Court hits GSA over handling of Polaris small biz contract boonchai wedmakawand

A federal judge has told the General Services Administration to change how it evaluates past experience examples and pricing. The implications could stretch beyond just this one governmentwide IT contract.

Protesters who challenged the General Services Administration’s Polaris small business contract in federal court won some of the claims and lost others.

But the final result means GSA has to make adjustments to the governmentwide IT solutions contract.

A U.S. Court of Federal Claims judge has ruled that GSA has to stop evaluating proposals for the $15 billion contract. GSA also cannot make awards until it makes amendments to the solicitation and lets companies resubmit their proposals.

The ruling stems from a lawsuit filed by VCH Partners and SH Synergy. Among their challenges were objections to the self-scoring portion of the solicitation and how points are awarded to company’s past experience, especially when it comes to small business mentor-protégé joint ventures.

The companies also raised objections to how pricing was evaluated, because GSA didn’t include task order level pricing.

The judge ruled that GSA needs to change how it scores joint venture past experience and needs to include pricing in the evaluation for awards at the master contract level.

GSA did not include pricing as an evaluation factor to get selected for Polaris, having argued that was best evaluated at the task order level.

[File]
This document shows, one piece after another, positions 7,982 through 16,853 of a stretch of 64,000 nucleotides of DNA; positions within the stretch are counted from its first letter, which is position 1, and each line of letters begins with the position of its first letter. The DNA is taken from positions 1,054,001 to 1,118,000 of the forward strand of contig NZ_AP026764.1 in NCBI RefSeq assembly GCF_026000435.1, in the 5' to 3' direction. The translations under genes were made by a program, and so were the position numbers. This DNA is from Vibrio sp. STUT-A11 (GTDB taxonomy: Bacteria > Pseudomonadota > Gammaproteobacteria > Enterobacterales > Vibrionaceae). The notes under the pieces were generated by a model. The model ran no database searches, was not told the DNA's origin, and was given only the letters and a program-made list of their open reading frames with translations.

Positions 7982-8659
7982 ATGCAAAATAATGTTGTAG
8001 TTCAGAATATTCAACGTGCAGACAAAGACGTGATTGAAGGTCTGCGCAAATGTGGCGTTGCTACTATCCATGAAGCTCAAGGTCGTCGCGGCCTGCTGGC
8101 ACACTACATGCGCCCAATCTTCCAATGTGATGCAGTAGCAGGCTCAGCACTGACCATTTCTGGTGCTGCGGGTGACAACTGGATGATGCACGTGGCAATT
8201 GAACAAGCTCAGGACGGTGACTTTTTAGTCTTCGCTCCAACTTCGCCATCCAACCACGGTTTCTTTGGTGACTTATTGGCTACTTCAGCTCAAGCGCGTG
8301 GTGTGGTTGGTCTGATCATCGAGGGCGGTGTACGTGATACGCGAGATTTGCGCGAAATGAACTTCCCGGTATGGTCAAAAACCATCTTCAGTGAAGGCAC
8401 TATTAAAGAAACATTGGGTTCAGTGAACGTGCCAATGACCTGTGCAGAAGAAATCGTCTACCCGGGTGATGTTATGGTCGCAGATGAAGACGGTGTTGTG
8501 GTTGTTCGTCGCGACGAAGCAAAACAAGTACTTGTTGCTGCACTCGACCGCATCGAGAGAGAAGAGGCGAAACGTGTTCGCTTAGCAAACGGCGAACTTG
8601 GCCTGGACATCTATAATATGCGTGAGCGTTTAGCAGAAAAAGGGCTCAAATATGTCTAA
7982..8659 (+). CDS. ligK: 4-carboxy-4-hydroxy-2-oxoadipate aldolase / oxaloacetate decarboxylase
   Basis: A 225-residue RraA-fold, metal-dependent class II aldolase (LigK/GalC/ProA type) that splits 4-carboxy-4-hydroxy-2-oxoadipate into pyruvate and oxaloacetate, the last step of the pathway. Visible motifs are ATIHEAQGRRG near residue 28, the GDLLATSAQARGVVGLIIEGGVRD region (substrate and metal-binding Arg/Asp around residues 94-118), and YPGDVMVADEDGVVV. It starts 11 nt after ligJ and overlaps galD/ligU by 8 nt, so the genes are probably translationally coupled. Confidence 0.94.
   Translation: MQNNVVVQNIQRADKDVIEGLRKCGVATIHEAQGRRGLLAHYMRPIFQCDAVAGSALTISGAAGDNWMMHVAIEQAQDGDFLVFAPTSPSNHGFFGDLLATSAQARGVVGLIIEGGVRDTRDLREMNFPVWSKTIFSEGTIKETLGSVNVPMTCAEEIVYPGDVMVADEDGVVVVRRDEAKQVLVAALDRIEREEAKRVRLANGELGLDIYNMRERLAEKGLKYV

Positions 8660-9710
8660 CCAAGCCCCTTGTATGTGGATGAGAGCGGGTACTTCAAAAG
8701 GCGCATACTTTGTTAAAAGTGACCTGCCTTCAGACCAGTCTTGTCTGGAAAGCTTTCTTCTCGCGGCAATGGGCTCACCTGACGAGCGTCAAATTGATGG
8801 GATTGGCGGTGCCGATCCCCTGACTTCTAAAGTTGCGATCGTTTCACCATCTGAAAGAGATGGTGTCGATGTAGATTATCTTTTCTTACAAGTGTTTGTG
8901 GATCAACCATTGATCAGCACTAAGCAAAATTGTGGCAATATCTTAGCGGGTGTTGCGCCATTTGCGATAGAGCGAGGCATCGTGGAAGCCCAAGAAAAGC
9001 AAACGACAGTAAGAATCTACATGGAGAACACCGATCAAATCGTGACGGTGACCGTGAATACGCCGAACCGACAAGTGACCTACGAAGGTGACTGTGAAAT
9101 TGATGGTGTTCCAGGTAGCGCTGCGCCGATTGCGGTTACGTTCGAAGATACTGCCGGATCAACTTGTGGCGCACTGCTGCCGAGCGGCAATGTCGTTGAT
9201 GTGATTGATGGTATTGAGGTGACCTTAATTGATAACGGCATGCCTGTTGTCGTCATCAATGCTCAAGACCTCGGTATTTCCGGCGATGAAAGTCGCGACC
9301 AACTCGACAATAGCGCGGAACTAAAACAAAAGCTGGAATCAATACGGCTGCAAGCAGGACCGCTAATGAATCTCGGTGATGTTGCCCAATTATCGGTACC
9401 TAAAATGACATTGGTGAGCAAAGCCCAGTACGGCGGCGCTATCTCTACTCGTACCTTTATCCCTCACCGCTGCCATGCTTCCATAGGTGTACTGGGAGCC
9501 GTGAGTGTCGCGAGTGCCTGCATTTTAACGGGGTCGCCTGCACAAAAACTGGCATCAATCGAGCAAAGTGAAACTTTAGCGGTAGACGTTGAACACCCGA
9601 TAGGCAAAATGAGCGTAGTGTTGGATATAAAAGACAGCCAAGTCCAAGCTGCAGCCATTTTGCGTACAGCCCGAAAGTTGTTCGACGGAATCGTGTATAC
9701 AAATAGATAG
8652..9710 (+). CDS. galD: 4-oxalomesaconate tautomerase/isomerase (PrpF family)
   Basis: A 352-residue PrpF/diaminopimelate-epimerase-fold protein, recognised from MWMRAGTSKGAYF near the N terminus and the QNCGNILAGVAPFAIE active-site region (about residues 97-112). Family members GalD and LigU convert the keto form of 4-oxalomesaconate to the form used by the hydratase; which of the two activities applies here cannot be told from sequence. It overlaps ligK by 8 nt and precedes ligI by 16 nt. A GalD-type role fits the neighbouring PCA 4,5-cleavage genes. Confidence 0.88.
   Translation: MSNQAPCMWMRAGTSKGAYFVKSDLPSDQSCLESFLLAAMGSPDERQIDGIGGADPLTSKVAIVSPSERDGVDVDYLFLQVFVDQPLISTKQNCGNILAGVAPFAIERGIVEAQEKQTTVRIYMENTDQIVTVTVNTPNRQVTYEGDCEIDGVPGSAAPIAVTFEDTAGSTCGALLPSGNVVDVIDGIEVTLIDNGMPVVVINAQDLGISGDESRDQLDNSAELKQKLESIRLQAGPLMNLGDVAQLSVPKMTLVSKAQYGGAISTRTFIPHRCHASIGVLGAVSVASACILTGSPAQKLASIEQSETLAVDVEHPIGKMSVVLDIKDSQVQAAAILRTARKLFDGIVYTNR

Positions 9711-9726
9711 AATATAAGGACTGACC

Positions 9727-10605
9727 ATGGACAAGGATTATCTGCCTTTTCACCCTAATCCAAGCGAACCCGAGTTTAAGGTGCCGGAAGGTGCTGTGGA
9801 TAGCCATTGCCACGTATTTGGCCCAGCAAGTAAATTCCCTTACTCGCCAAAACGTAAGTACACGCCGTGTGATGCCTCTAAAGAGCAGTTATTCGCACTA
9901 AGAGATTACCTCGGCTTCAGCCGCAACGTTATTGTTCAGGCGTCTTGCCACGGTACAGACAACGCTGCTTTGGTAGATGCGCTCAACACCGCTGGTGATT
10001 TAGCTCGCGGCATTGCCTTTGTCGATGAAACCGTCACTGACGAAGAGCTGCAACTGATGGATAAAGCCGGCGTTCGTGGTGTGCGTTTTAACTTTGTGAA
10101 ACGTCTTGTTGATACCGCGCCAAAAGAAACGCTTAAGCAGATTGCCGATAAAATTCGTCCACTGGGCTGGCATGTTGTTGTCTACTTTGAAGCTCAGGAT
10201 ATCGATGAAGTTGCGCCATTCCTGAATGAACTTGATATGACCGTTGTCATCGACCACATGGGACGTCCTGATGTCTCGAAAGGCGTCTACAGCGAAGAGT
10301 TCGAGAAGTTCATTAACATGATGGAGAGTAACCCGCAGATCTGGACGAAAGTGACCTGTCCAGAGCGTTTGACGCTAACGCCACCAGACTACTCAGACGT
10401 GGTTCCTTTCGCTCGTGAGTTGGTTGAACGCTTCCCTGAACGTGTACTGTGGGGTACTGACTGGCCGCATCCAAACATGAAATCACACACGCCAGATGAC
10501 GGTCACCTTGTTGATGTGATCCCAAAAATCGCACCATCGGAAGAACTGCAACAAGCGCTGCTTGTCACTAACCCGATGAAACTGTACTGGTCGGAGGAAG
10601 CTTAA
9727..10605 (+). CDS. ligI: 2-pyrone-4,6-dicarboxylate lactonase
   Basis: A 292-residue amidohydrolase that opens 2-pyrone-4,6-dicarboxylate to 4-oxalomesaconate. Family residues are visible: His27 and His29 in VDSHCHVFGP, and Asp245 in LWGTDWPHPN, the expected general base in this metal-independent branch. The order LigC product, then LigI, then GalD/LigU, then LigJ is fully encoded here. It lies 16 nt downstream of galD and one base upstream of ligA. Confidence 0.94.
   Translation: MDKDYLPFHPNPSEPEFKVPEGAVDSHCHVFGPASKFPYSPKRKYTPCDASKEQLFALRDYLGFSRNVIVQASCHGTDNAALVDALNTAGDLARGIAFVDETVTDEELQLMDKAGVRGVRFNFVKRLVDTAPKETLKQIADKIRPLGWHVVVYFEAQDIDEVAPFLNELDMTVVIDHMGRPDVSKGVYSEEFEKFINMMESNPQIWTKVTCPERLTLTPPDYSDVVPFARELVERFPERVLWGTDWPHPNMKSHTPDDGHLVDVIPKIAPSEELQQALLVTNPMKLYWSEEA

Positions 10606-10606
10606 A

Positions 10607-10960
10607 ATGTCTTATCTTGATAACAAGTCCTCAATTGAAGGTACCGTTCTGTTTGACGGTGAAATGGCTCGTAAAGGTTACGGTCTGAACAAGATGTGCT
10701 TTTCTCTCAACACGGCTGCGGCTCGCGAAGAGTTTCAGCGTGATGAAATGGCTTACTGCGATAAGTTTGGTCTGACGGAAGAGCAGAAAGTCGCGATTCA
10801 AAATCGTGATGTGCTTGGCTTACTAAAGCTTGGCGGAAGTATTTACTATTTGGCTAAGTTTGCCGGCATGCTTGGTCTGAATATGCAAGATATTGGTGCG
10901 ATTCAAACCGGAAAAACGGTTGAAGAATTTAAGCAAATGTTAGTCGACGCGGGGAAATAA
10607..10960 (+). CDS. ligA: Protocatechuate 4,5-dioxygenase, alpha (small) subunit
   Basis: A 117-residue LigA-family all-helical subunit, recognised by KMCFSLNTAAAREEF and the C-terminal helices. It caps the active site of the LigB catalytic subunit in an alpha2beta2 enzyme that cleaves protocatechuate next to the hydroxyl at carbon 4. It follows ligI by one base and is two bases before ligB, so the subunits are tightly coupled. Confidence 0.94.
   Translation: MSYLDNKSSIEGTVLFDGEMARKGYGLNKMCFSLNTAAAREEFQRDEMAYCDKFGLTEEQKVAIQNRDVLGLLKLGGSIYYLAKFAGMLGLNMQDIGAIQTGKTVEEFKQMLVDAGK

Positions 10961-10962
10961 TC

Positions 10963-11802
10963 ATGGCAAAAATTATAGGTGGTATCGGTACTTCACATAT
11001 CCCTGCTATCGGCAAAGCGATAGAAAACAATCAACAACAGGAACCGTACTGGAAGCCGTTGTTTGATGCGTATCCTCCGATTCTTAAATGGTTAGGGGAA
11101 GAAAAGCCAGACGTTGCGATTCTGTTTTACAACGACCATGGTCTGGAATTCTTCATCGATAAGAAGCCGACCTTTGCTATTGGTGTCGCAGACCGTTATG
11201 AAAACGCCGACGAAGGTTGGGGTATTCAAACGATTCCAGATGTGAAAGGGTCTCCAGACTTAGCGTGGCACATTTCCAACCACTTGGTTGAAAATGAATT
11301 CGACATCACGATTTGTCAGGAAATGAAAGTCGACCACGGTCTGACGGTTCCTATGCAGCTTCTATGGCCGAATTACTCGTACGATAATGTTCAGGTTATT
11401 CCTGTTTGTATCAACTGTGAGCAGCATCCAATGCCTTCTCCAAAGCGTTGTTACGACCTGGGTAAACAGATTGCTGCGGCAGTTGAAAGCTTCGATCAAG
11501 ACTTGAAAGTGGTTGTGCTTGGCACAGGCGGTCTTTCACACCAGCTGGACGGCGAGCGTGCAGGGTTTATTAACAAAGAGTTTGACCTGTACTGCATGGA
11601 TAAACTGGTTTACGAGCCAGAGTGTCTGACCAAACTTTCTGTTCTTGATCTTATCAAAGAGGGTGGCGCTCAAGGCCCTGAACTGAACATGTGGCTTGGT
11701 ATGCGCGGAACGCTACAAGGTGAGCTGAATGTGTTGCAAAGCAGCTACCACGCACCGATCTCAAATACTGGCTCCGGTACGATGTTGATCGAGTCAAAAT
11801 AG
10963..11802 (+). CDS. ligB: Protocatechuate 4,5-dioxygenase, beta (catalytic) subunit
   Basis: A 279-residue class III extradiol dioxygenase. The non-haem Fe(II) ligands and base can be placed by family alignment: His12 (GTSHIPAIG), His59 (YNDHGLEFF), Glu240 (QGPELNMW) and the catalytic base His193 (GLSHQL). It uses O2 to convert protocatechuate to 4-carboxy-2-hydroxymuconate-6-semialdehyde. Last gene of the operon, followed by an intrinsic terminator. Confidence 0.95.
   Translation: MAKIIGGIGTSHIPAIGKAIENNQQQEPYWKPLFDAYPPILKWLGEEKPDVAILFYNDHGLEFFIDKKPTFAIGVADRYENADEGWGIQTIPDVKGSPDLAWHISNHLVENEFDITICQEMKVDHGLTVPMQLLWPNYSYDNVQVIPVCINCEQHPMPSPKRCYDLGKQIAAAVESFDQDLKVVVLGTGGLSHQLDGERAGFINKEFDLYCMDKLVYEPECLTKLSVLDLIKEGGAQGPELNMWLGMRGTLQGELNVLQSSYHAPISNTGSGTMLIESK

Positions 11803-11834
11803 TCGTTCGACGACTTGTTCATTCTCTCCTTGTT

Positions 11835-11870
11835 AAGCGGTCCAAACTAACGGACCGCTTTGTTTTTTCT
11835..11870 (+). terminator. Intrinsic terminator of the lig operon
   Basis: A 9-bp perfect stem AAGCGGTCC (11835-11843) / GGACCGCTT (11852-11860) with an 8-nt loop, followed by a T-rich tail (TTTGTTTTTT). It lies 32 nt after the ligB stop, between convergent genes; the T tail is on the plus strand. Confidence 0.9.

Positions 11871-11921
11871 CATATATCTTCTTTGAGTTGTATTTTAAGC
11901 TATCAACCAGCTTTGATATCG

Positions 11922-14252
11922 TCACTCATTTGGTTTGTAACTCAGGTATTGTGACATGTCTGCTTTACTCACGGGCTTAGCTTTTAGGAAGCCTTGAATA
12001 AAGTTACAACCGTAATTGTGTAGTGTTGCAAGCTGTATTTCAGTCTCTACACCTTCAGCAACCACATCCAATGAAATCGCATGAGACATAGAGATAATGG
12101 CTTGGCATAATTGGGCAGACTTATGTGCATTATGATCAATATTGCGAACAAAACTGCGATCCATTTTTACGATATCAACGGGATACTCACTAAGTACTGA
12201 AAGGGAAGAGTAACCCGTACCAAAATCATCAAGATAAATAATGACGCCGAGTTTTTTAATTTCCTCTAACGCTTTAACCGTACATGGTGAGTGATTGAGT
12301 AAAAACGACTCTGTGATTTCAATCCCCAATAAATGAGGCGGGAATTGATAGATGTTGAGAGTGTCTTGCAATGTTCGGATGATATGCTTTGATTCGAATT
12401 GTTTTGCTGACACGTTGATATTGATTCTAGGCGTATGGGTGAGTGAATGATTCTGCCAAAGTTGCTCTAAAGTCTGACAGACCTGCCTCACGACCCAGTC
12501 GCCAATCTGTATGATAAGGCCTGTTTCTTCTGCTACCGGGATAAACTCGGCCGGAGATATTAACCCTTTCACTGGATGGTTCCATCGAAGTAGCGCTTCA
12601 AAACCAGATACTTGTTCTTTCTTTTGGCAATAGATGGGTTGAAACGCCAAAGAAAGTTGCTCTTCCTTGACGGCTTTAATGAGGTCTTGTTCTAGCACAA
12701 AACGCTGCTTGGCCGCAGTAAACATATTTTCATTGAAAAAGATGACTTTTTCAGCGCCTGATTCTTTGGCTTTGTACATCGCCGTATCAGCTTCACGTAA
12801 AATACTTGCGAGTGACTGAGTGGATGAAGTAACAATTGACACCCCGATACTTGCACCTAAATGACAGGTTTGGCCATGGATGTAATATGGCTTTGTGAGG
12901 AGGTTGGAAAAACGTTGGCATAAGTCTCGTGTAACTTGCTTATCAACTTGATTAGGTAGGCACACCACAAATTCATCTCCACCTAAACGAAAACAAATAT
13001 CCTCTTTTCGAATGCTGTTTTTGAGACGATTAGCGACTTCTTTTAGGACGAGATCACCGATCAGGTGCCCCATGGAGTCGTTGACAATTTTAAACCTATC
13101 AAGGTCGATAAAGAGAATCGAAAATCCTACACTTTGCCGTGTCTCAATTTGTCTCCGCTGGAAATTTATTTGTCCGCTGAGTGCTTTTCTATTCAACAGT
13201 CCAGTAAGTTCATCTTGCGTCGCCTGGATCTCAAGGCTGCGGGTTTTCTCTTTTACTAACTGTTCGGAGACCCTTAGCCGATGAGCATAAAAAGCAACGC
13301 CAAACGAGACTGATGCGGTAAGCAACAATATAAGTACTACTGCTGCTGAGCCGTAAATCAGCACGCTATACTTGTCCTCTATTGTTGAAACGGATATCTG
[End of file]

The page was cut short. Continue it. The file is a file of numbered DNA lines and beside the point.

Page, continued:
While significant rulings, they should be relevantly quick fixes and especially how pricing is evaluated. In many ways, the judge's ruling returns the process to how GSA has traditionally evaluated proposals and especially the pricing item.

The mentor-protégé portion of the decision is a little more confusing. The judge agreed that GSA can limit a mentor to one joint venture, but also ruled the agency was too restrictive in how it allowed mentor-protégé teams to score their past experience.

According to the ruling, a protégé could only submit one example of their work while other offerors could submit up to three.

GSA argued that the protégé had an advantage with just one past-experience example compared to three for other offerors. But VCH Partners and SH Synergy argued that how the points were assigned gave offerors an advantage.

The judge agreed and told GSA to amend that portion of the solicitation as well.

The impacts beyond Polaris will be interesting because the self-scoring methodology is so pervasive in government contracting. It shouldn’t surprise anyone if we see agencies adjusting their solicitations to comply with the court’s ruling.

I’m sure the legal team at the National Institutes of Health's IT Acquisition and Assessment Center is looking at how this decision impacts the CIO-SP4 vehicle, which has been mired in protests related to its self-scoring methodology.

GSA will now include price evaluations in the solicitation for the OASIS+ professional services vehicle to incorporate the Polaris ruling, according to a LinkedIn post from Red Team Consulting.

So far, no official updates to the OASIS+ solicitation on But we’re watching.